If one is buying a long-term bond--junk or not--I think inflation may also become a problem in the distant future. So make sure you discount heavily for inflation that will be higher than what we faced in the last 10 years.

Other Topics

The book also contains two interviews with supposedly Buffett-like hedge fund managers: Zeke Ashton and Mohnish Pabri. I think ther interviews are quite interesting. It's always good to hear what other investors, who follow Buffett's teachings, are thinking or doing.


Flaws With the Book

The book is edited poorly, contains spelling mistakes, and seems to go off on tangents. The graphs are terrible, with some almost impossible to see the main item being illustrated.

The last few chapters are a complete waste of time (in my opinion) and have almost nothing to do with Warren Buffett. There is one chapter on Bill Gates and Cascades Investments and it's not clear to me why that was thrown in here (for what it's worth, Cascade runs a concentrated portfolio, and seems to be quite contrarian, with bets on railroads and silver producers back in 2003--this is when they were out of favour.) We also have some trading systems and ideas thrown in by the author but these have nothing to do with Buffett and I don't think Buffett would come anywhere near some of these strategies. I actually think some of the latter chapters are misleading since they are not directly related to Warren Buffett's investing strategies.

Conclusion

Given the flaws cited above, you might think I hated this book. On the contrary. This is a pretty good book because it tries, as best it can, to string together various Buffett strategies that are rarely covered by the mainstream. It doesn't provide any formulas or secret tools that may improve your investment returns, but it may make you investigate investing strategies that you never considered before (such as relative value arbitrage.)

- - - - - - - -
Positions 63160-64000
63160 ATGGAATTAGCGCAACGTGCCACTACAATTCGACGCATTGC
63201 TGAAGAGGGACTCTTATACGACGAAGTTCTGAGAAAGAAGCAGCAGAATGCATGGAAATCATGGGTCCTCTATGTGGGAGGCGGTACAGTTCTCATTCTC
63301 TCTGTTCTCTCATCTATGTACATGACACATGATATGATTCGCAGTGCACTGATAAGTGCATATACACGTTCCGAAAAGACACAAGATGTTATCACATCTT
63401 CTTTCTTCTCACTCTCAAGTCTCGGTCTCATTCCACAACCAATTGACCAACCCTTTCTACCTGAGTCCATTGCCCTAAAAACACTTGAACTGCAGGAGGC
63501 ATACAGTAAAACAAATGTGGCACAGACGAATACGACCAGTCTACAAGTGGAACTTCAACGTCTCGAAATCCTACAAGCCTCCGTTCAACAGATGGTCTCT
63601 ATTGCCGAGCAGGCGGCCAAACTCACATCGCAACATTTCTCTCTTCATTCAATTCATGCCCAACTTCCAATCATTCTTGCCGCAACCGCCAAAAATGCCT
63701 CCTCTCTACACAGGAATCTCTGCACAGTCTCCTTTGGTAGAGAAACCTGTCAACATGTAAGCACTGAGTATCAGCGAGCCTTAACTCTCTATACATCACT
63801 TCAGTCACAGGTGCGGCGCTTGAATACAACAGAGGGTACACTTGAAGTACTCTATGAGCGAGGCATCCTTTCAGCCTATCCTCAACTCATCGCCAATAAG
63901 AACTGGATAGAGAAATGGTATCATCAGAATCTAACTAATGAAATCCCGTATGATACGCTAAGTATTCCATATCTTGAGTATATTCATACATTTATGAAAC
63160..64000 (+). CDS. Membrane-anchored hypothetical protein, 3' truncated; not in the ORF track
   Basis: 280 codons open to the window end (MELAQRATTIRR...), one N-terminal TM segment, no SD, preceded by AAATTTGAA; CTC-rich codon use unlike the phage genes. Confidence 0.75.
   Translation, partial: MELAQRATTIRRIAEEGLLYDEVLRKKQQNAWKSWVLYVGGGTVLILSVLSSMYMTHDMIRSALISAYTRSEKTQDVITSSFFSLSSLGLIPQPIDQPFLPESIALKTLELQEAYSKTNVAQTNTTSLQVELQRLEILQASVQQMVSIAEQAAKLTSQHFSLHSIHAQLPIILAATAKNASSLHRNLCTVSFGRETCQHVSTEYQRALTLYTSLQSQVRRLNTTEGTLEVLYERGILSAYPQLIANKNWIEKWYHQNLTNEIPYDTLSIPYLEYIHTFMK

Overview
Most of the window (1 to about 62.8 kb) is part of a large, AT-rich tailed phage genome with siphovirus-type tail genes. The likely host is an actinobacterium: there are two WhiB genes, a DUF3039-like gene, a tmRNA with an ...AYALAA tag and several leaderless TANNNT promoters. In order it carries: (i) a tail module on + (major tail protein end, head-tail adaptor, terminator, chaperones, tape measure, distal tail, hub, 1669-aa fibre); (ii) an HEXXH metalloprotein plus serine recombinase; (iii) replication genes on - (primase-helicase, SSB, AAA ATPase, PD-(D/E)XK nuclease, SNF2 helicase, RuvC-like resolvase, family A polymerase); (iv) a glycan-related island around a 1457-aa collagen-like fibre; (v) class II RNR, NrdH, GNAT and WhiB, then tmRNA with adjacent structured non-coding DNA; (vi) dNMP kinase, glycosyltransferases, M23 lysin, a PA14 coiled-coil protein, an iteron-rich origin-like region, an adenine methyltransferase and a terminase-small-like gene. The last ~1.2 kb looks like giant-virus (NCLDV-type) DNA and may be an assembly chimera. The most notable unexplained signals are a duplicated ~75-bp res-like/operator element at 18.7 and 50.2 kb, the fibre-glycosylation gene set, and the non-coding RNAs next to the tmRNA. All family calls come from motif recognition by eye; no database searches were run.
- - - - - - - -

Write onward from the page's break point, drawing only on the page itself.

Overall, I recommend this book to anyone that wants to see a "different side" of Buffett. If you are a newbie and interested in risk arbitrage, like I am, then this is a great book. Given that Buffett doesn't generally provide detailed justification for his investments, the author had to piece together various thoughts and inject his own views. Nevertheless, I think it works well and provides ideas that can be used as a starting point for further research. But if you are looking for the conventional Buffett (i.e. buy & hold a strong franchise for the long-term) then this book isn't for you.

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2 Response to Book Summary: Trade Like Warren Buffett

June 9, 2008 at 1:25 PM

Nice, fair, review.

Just to note: i included the Cascade stuff because Gates is heavily influenced by Buffett, who is one of his closest friends.

In fact, when Buffett started buying BNI he mentions that he wishes he had started buying railroads when Gates told him to (Gates is a big shareholder of CNI). So looking at Cascade is an interesting way to get insight into Buffett.

June 9, 2008 at 1:36 PM

Hi James,

I assume you are the author. If you are, congratulations on a job well done. It isn't a masterpiece like The Intelligent Investor ;) but you covered areas that are often ignored by the masses, including Buffett fans.

This is going to sound rude but a frank question: what's with the sloppy editing and charts? Deadline pressures or financial issues? Some of the charts are impossible to read and I'm wondering how that got through to the publishing stage...